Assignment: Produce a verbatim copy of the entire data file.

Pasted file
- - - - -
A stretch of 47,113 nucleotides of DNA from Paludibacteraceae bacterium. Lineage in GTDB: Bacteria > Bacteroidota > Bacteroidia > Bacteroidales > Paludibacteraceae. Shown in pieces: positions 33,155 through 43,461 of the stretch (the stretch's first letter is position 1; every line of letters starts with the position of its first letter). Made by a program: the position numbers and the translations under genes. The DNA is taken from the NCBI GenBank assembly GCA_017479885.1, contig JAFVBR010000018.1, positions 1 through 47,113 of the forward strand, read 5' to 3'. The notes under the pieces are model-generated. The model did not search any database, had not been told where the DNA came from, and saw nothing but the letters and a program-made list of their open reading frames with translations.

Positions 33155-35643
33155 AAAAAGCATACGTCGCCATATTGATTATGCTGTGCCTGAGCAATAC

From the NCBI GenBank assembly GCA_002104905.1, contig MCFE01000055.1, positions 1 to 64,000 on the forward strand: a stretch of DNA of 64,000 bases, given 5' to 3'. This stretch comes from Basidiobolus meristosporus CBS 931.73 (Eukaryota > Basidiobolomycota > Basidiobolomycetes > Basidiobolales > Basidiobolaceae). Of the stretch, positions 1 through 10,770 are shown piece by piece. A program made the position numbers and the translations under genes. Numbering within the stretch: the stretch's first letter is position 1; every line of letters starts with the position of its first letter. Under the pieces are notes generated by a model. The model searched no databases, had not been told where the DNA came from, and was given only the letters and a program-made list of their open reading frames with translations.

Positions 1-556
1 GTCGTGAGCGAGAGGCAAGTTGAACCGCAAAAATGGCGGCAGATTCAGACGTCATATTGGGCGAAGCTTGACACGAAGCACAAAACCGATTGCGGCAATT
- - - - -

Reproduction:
A stretch of 47,113 nucleotides of DNA from Paludibacteraceae bacterium. Lineage in GTDB: Bacteria > Bacteroidota > Bacteroidia > Bacteroidales > Paludibacteraceae. Shown in pieces: positions 33,155 through 43,461 of the stretch (the stretch's first letter is position 1; every line of letters starts with the position of its first letter). Made by a program: the position numbers and the translations under genes. The DNA is taken from the NCBI GenBank assembly GCA_017479885.1, contig JAFVBR010000018.1, positions 1 through 47,113 of the forward strand, read 5' to 3'. The notes under the pieces are model-generated. The model did not search any database, had not been told where the DNA came from, and saw nothing but the letters and a program-made list of their open reading frames with translations.

Positions 33155-35643
33155 AAAAAGCATACGTCGCCATATTGATTATGCTGTGCCTGAGCAATAC

From the NCBI GenBank assembly GCA_002104905.1, contig MCFE01000055.1, positions 1 to 64,000 on the forward strand: a stretch of DNA of 64,000 bases, given 5' to 3'. This stretch comes from Basidiobolus meristosporus CBS 931.73 (Eukaryota > Basidiobolomycota > Basidiobolomycetes > Basidiobolales > Basidiobolaceae). Of the stretch, positions 1 through 10,770 are shown piece by piece. A program made the position numbers and the translations under genes. Numbering within the stretch: the stretch's first letter is position 1; every line of letters starts with the position of its first letter. Under the pieces are notes generated by a model. The model searched no databases, had not been told where the DNA came from, and was given only the letters and a program-made list of their open reading frames with translations.

Positions 1-556
1 GTCGTGAGCGAGAGGCAAGTTGAACCGCAAAAATGGCGGCAGATTCAGACGTCATATTGGGCGAAGCTTGACACGAAGCACAAAACCGATTGCGGCAATT